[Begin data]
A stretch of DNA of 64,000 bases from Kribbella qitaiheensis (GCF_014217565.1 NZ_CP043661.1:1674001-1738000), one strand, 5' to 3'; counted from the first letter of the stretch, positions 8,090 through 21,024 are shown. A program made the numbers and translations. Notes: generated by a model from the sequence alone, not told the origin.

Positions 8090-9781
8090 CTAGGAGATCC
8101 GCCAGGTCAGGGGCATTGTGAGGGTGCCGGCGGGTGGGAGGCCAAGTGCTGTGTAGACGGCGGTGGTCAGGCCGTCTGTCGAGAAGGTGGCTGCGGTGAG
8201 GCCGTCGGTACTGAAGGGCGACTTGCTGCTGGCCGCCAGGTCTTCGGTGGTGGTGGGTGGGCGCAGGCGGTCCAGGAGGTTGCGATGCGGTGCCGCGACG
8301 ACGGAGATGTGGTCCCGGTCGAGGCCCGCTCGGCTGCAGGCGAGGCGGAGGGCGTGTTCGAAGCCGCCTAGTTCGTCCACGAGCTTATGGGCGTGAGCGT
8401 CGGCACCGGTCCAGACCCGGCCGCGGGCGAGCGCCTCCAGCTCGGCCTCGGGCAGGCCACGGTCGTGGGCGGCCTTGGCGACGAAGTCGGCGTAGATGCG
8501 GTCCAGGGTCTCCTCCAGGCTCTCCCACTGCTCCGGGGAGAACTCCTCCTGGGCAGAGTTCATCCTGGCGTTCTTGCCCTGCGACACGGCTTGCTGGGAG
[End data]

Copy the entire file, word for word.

A stretch of DNA of 64,000 bases from Kribbella qitaiheensis (GCF_014217565.1 NZ_CP043661.1:1674001-1738000), one strand, 5' to 3'; counted from the first letter of the stretch, positions 8,090 through 21,024 are shown. A program made the numbers and translations. Notes: generated by a model from the sequence alone, not told the origin.

Positions 8090-9781
8090 CTAGGAGATCC
8101 GCCAGGTCAGGGGCATTGTGAGGGTGCCGGCGGGTGGGAGGCCAAGTGCTGTGTAGACGGCGGTGGTCAGGCCGTCTGTCGAGAAGGTGGCTGCGGTGAG
8201 GCCGTCGGTACTGAAGGGCGACTTGCTGCTGGCCGCCAGGTCTTCGGTGGTGGTGGGTGGGCGCAGGCGGTCCAGGAGGTTGCGATGCGGTGCCGCGACG
8301 ACGGAGATGTGGTCCCGGTCGAGGCCCGCTCGGCTGCAGGCGAGGCGGAGGGCGTGTTCGAAGCCGCCTAGTTCGTCCACGAGCTTATGGGCGTGAGCGT
8401 CGGCACCGGTCCAGACCCGGCCGCGGGCGAGCGCCTCCAGCTCGGCCTCGGGCAGGCCACGGTCGTGGGCGGCCTTGGCGACGAAGTCGGCGTAGATGCG
8501 GTCCAGGGTCTCCTCCAGGCTCTCCCACTGCTCCGGGGAGAACTCCTCCTGGGCAGAGTTCATCCTGGCGTTCTTGCCCTGCGACACGGCTTGCTGGGAG